North Carolina and Johnston County in particular have been growing. The spread from the Research Triangle and the Raleigh Metro area to JoCo has been steadily creeping eastward, as we have known it would for decades. Obviously, towns west of here have seen the most growth as the creeping development advances eastward. Since we are right along Highway 70 and I-95, we are in a prime location for both residential and industrial growth. Smithfield has been better at making itself attractive to development along the interstate than we have been in Selma for a while now.
We need to make our planning and zoning attractive to developers, keep our available industrial tracts ready for development, work with our developments in progress, and be prepared to accept and accommodate our growth. That means having the needed infrastructure either ready or able to be planned and executed for the growth as it comes, and maintaining a business friendly environment.
• How would you rate the cost and quality of town services? What does your town do well for the cost? What could it do better and why?
I will start by saying that I am not a fan of the town being a utility provider, especially electricity. We pay a higher kilowatt hour rate than we would be paying if we were direct retail customers of Duke Energy and the town is not subject to the state regulation of electricity rates. Anytime we pay more to the town that we would pay private industry for the exact same service or product, then the difference in cost between the private company and the town’s cost to consumers is in effect taxation. To that end, I am personally not opposed to ending our contract with Electricities when we are able and selling our entire electrical grid to Duke Energy. That, I suspect, is nowhere on the foreseeable horizon, but I would like it to be a consideration when the time comes. There are some trade offs in that. We would get cheaper monthly utility bills that would both encourage businesses to locate here as well as citizens to relocate to Selma. We would also eliminate the punitive and harsh late fee structure for customers and be standardized and more regulated like other utility customers. On the flip side, our town has a well run electrical department that performs maintenance and repairs a lot faster than Duke Energy ever could. So customer service would likely suffer with any billing issues and service restoration after major storms.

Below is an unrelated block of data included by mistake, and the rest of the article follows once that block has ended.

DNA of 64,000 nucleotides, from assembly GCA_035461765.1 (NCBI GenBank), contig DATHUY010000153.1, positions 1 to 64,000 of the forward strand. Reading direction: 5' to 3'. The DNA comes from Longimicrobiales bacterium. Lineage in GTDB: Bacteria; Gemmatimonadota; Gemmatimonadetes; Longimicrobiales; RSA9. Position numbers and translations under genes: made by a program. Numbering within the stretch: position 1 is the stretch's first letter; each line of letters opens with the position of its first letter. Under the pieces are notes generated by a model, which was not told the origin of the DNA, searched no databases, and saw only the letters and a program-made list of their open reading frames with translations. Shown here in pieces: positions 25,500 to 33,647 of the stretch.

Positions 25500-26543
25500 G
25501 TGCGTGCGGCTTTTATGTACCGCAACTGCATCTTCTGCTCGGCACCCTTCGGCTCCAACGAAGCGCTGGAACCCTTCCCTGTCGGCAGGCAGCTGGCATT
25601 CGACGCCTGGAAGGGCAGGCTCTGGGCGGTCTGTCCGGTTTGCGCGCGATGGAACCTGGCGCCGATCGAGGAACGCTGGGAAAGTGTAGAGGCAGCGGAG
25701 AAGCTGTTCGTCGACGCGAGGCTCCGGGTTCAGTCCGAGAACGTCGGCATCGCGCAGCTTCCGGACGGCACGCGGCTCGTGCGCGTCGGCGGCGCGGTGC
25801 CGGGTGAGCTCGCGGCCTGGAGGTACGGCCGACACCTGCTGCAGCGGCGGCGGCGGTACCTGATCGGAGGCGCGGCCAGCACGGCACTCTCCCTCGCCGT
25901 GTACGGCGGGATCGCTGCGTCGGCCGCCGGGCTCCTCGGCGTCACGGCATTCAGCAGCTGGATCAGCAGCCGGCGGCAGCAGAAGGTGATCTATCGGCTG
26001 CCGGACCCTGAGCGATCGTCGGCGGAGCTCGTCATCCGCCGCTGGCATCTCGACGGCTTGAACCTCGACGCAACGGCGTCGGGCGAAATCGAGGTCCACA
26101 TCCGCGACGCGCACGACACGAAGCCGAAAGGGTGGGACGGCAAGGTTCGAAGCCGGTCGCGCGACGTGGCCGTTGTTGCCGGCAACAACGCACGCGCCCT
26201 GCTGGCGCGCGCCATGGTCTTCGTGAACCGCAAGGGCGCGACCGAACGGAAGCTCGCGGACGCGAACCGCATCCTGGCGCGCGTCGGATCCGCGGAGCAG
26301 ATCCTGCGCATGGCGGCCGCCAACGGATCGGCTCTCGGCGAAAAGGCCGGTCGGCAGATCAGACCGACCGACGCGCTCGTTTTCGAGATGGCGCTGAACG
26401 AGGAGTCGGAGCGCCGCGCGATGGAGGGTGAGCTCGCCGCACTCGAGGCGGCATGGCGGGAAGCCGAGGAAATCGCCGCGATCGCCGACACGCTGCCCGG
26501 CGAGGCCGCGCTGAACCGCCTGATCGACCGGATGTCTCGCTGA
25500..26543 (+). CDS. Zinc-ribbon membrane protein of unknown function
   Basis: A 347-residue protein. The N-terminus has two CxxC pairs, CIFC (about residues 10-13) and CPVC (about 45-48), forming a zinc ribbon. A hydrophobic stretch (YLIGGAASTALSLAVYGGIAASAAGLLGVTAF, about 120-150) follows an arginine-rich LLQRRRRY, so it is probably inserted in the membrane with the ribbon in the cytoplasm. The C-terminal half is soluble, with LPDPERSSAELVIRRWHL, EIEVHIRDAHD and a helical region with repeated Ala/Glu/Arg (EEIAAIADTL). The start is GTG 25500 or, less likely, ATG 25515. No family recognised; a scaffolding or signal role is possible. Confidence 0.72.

As to what the town does well for cost and quality, our own town crews have been able to do sidewalk installation and repair a whole lot cheaper than private companies when considering their bids, according to our town manager.
Our Parks and Recreation Department has done a quality job of planning some events for the public. The past two years have been a challenge with public health concerns, and there are some areas where there may have been a learning curve for our staff, but considering the environment, they seem to have done well.
Since I am not sitting on the Town Council, I have not yet dug into the town financials for analysis of cost effectiveness on a “deep dive” level. That is not my job…yet.